From medication to meditation, we know that Whole Health changes lives.
Navy Veteran Gretchen Bish has discovered that meditation, not medication, has helped her manage her chronic pain, and she credits her Whole Health work for saving her life.
“At the beginning you’re thinking, ‘This is all a bunch of hooey.’ You really don’t think it’s going to make a difference, but you’re willing to try… and just one step at a time… because it is a whole health,” she said. “It works on mind, body, spirit, but you have to be motivated.”
“I call myself a survivor.”
Navy Veteran Spencer Wainright also believes he would not be alive today if it weren’t for meditation. “I’m still here. I call myself a survivor,” he said, after facing countless medical procedures and radiation treatments.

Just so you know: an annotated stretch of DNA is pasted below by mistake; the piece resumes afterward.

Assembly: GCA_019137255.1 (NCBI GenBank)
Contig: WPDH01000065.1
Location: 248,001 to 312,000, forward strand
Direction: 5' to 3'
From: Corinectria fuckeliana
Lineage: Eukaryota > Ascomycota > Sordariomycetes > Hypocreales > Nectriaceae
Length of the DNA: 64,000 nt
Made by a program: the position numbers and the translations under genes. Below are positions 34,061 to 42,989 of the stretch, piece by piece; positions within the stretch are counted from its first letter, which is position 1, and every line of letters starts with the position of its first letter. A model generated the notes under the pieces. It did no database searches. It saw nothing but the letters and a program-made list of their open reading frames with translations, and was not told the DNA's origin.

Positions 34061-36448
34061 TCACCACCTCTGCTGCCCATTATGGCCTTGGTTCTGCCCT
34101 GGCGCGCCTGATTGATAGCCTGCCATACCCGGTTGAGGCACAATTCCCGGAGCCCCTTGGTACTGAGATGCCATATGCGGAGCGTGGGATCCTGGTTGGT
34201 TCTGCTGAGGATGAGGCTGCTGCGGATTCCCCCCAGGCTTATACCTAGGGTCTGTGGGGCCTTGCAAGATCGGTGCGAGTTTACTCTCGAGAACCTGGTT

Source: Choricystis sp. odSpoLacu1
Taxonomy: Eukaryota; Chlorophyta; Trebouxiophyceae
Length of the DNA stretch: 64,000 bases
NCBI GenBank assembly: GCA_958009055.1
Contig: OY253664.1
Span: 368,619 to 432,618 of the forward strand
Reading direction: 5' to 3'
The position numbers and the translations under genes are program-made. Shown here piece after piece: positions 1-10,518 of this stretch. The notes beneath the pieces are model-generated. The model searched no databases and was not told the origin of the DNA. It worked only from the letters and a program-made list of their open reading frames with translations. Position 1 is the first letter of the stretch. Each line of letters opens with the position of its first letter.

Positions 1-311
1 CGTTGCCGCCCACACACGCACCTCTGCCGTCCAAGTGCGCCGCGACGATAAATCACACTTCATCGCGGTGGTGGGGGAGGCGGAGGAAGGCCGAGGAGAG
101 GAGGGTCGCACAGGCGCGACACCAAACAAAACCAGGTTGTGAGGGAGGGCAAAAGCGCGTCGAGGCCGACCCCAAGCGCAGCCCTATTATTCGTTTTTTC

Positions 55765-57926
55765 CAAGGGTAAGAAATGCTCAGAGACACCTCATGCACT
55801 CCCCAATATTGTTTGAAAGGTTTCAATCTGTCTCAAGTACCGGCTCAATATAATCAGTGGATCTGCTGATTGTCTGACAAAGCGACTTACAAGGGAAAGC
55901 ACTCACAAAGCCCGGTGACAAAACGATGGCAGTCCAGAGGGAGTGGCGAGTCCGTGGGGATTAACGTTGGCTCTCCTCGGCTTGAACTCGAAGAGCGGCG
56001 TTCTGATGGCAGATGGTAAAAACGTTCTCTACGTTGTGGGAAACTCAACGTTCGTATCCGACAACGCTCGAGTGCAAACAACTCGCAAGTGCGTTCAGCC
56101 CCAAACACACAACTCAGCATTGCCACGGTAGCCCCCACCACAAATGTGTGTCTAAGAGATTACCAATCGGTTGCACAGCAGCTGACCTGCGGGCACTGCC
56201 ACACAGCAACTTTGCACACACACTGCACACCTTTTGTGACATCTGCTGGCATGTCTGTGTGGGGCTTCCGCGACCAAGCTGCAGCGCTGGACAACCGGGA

Want to spread the word
Both Veterans receive care at the North Florida/South Georgia Veterans Healthcare System, and they want to spread the word about how the program has changed their view of VA health care and also their lives.
“The Whole Health program is a major cultural transformation in which we’re working to change the conversation with Veterans, to put them at the center of their care, to really deeply listen to them,” said Laurie Reisman, the Whole Health program manager for North Florida/South Georgia VA. “We want to provide support for them, to find out what matters to them, what’s important to them and what their heart’s passion is. The program is here to empower and equip you to get to the heart of what’s important to you and to live a life greater than you’d ever imagined.”
Bish and Wainright tell their Whole Health stories:
Whole Health means thinking about and approaching your health in a new way. Learn more here.